Climbing their lattice of bamboo and twine to a height of eight feet, the peas quickly staked their claim as the most visibly prolific performers in this year’s family garden. Less ostentatious, the radishes provided counterpoint in the ground. A bountiful teacher, the garden is a metaphor for mindfulness.

Through their gifts to each other last Christmas our younger son and his mother conspired to invest our small garden plot with a new approach. A carpenter by trade, his gift was to build raised beds and trellises, start the seeds early indoors and do the heavy lifting.  Her gift was a set of grow lights and her knowledge from past experience. Together they agreed to tend the plot regularly.

The visible progress to date is a plethora of vegetables in various stages of growth toward harvest. Less apparent but longer lasting are the lessons this project is teaching. Certainly, there are the hours spent planning the plot and its contents; constructing the beds and selecting, ordering and planting the seeds. However, the more enduring lessons are the following.

  • The cultivation of intention and follow through
  • The give and take of partnering in a journey
  • Accepting responsibility for the things we can control and letting go of those things we can’t (e.g. the weather, seeds that don’t germinate and taxes paid at night to four-legged visitors)
  • New awareness (e.g. natural allies like the tree swallows who swooped in daily to feast on grubs and beetles and a family of foxes who appeared as the voles began burrowing into the beds and moved on as the borrow mounds subsided).

Most bountiful to this spirit is to observe a son’s new found interest and a spouse’s maternal joy in a joint project with one of her offspring.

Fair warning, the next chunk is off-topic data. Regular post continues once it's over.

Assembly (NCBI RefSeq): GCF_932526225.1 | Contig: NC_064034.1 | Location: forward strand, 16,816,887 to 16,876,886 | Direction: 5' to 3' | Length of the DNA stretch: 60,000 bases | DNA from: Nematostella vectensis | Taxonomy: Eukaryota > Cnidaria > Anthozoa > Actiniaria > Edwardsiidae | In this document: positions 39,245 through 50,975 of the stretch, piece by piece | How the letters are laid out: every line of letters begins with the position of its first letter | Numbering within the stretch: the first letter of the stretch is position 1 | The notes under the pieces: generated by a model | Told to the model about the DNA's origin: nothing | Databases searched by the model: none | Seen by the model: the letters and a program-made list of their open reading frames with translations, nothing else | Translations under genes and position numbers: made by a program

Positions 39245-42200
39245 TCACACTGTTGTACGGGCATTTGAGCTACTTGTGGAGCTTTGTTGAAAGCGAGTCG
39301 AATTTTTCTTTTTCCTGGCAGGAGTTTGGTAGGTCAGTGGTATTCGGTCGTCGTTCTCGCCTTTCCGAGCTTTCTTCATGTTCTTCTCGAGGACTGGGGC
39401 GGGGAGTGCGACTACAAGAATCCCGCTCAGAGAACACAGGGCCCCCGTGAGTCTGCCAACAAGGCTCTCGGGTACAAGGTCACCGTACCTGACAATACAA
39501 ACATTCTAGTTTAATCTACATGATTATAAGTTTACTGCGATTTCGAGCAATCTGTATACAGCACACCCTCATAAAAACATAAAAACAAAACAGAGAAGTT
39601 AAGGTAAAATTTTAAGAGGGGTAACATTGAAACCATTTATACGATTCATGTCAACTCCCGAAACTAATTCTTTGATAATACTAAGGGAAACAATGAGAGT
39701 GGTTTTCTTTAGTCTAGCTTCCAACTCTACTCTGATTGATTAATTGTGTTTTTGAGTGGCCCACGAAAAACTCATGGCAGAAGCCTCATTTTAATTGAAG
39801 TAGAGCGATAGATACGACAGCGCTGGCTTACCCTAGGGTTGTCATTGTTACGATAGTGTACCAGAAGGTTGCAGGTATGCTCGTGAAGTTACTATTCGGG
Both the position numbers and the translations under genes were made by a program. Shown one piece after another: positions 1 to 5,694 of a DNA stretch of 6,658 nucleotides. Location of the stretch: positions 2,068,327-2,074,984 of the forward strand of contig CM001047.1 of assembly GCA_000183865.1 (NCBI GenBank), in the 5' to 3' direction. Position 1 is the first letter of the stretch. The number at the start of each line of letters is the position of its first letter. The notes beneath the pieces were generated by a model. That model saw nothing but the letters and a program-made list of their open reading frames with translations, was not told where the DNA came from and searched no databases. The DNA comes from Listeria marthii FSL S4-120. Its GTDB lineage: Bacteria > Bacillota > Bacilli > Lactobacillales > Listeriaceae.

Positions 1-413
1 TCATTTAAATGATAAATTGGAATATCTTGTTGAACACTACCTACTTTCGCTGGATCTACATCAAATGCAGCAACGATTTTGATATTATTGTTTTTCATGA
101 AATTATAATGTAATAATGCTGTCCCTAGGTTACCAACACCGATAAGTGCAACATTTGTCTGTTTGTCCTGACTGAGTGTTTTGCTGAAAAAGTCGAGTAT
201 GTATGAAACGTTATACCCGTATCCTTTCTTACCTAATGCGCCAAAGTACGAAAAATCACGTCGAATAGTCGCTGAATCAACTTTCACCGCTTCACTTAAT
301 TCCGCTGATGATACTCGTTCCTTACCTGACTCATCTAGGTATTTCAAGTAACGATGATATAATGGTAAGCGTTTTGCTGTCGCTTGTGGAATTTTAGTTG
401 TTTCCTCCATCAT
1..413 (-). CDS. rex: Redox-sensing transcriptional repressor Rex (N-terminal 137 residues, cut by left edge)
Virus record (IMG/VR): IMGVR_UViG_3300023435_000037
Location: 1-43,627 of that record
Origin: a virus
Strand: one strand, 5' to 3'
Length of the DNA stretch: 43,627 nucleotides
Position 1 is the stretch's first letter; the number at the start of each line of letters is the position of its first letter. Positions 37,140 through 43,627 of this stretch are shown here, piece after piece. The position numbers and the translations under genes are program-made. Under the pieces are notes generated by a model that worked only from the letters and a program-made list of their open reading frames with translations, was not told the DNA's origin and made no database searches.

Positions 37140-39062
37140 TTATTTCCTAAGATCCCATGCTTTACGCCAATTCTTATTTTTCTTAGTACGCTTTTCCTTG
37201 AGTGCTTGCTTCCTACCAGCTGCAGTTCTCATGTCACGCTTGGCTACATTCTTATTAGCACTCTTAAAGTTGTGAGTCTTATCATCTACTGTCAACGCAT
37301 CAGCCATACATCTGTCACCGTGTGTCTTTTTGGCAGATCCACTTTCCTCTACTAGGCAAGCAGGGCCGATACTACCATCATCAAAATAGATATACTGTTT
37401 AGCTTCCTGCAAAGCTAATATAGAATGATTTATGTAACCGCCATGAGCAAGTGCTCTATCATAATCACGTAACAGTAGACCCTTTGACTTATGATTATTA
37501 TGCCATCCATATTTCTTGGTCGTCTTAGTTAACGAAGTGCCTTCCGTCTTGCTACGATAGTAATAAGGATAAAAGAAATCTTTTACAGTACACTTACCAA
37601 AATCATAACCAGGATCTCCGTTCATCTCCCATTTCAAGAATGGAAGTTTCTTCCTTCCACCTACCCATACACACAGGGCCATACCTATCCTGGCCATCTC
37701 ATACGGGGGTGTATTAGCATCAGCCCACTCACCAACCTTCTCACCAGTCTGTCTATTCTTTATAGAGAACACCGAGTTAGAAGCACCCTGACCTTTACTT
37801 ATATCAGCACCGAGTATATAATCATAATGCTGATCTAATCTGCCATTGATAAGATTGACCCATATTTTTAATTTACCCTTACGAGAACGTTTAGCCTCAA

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Sticks and stones will break my bones but names will never hurt me. Taught by parents to an earlier generation of children as a defense against the cruel words of taunting peers, the verse betrays the reality. Name calling does hurt; think of the number of teen suicides in response to bullying.

The power of words is particularly evident in our cultural, religious and political conflicts. Wherever each of us stands on the spectrum of right to left, we know what phrases to expect from the other side and which are most effective for us to use from our own arsenal. Like an ice berg many of these words are code for a much larger load of assumptions and beliefs below the surface.

Take your own pulse for a moment. What thoughts or feelings come up with the following words? Flag. Second Amendment. Amnesty. Compromise. Forgiveness. #BlackLivesMatter. Marriage. Heritage. Amazing grace…

Our words help us declare who we are and what we stand for, our integrity. They can be weapons we use to defend ourselves or attack others. They also are tools for understanding, bridge building and reconciliation. The choice is ours – daily.

Words can inspire as in Rachel Remen’s contribution to Prayers for a Thousand Years, a compilation of hopeful expressions for the new millennium.

May we find each other in the silence between the words.

May we heal the loneliness of our expertise with the wisdom of our service.

May we honor in ourselves and all others the deep and simple impulse to live, to find sacred space and open land.

May we remember that the yearning to be holy is a part of everyone and the only hope for the next thousand years.